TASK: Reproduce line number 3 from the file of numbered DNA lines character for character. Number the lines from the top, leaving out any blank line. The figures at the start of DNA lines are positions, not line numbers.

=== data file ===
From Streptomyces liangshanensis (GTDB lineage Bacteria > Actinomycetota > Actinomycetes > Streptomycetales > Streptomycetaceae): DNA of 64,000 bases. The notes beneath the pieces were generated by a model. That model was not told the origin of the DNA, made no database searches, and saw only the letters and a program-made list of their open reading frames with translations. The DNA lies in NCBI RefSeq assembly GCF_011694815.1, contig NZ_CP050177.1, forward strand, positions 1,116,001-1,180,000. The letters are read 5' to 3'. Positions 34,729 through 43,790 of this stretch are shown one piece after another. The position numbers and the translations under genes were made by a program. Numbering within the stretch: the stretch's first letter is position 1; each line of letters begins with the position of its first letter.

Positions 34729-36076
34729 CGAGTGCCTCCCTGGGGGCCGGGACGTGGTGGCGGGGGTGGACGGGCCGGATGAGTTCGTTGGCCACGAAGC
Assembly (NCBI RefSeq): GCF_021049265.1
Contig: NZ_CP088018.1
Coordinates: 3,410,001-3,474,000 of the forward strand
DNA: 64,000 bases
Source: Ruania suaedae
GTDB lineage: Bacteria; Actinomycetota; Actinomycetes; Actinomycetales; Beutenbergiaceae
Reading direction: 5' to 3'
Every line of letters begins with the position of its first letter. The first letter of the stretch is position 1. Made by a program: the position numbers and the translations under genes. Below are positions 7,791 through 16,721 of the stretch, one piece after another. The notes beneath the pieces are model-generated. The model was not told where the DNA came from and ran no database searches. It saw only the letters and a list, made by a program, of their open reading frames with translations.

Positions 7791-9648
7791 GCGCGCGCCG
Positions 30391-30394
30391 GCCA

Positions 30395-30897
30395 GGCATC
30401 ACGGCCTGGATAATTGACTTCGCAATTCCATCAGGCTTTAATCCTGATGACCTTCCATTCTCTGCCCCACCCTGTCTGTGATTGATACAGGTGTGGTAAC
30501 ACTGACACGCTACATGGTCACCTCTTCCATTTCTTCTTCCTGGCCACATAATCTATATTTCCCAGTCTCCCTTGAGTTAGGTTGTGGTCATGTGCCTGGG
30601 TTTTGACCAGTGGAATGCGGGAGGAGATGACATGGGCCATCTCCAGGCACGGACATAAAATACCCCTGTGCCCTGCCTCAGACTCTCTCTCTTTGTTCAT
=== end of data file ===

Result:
34729 CGAGTGCCTCCCTGGGGGCCGGGACGTGGTGGCGGGGGTGGACGGGCCGGATGAGTTCGTTGGCCACGAAGC